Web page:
Perhaps the most well-known testing flop in 2016 occurred in Tennessee.  The state’s not-so-aptly named TNReady test turned out not to be ready at all after a series of technical failures caused the state to order schools to abruptly stop the computer-based version and switch to the paper-based version, resulting in widespread cancellations and delays, not to mention a complete loss of faith in TNReady’s results.  Parents, teachers, and district officials are urging the Education Commissioner and the Governor to cancel part two of the TNReady exams and start fresh next year, or at least exclude this year’s tests from being used for teacher, district, and school accountability.

In most instances when testing problems occur, state department of education officials simply instruct all schools and districts to stop testing and shift to a normal instructional day.  After the TNReady testing platform imploded in Tennessee, the Commissioner of Education emailed district directors with the following instruction:

“At this time, we are advising that schools experiencing problems with the test discontinue testing, and return to their normal classes. Please do not begin any new additional testing you had planned for today until the department provides further information.”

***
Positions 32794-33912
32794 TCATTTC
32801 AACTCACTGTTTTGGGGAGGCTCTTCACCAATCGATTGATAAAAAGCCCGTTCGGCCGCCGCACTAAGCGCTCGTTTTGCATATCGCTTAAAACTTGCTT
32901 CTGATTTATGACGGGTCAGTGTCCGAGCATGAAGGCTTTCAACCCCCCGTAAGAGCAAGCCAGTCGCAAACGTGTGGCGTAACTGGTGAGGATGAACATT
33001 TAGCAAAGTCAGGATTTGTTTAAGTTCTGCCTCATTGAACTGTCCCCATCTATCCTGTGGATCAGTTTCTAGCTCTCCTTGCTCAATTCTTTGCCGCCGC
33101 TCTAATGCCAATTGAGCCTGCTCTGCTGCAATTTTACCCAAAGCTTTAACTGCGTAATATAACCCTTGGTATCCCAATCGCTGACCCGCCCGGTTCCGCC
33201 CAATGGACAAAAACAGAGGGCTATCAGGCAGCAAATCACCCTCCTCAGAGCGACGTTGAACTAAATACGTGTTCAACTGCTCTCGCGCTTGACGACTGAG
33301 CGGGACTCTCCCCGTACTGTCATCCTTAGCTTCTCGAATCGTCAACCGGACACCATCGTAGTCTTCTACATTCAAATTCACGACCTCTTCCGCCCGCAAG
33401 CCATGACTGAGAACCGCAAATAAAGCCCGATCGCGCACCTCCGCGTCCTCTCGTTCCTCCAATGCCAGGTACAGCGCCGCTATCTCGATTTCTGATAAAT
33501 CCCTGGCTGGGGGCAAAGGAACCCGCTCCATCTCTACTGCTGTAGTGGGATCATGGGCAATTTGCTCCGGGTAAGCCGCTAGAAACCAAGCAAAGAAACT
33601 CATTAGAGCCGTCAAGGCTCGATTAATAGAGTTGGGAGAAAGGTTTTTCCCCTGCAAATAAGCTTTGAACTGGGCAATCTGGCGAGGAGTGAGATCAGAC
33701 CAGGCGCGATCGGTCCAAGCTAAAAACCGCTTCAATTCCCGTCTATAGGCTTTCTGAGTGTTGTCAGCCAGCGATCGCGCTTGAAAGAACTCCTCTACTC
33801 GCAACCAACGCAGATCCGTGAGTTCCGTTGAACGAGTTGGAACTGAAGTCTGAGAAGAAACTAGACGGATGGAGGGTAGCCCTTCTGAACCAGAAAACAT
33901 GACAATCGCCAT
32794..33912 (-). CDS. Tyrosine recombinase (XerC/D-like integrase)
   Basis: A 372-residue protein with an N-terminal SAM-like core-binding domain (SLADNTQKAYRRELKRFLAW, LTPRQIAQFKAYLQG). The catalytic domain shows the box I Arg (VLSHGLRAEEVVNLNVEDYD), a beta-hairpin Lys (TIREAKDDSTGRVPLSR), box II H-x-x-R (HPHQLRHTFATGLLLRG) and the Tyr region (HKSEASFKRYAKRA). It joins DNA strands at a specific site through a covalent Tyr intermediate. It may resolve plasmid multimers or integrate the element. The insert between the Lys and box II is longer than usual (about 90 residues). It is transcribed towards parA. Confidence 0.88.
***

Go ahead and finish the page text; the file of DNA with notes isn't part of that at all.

“Return to their normal classes.”  That makes sense.  After all, the normal daily routine for traditional schools is basically the same:  students get on buses, go to their assigned schools, and report to their classrooms, whether for instruction or state testing. 

Not so for online public schools.  There is absolutely nothing normal or routine when online schools students take state tests.  In fact, I bet most people have no idea what online schools must do to fulfil the state-mandated testing requirements.

Jeff Kwitowski's picture

Why Online Charter Schools Matter – Reason # 219,737

Excerpt from The Advocate (Louisiana):

A couple of years ago, Macie Zoble and her son were in crisis.

The Lafayette woman had done everything in her power to keep Riley, then a kindergartner, stable enough to simply finish a traditional school day.

To combat his severe type of bipolar disorder — which mimicked attention-deficit hyperactivity disorder and set teachers on edge — the round-cheeked child had been fed high doses of psychotropic drugs, only for Zoble to learn later that he metabolized them too rapidly for them to matter.

He’d been assigned a special learning plan — aimed at keeping students with such difficulties in the classroom — but with an administrator-mandated 10:30 a.m. pickup time, it barely kept him in school at all.

When nothing worked, she pulled him out of school. She quit her job.

Enter Louisiana Virtual Charter Academy.

“It changed our lives. Completely,” Zoble said, tears running down her face.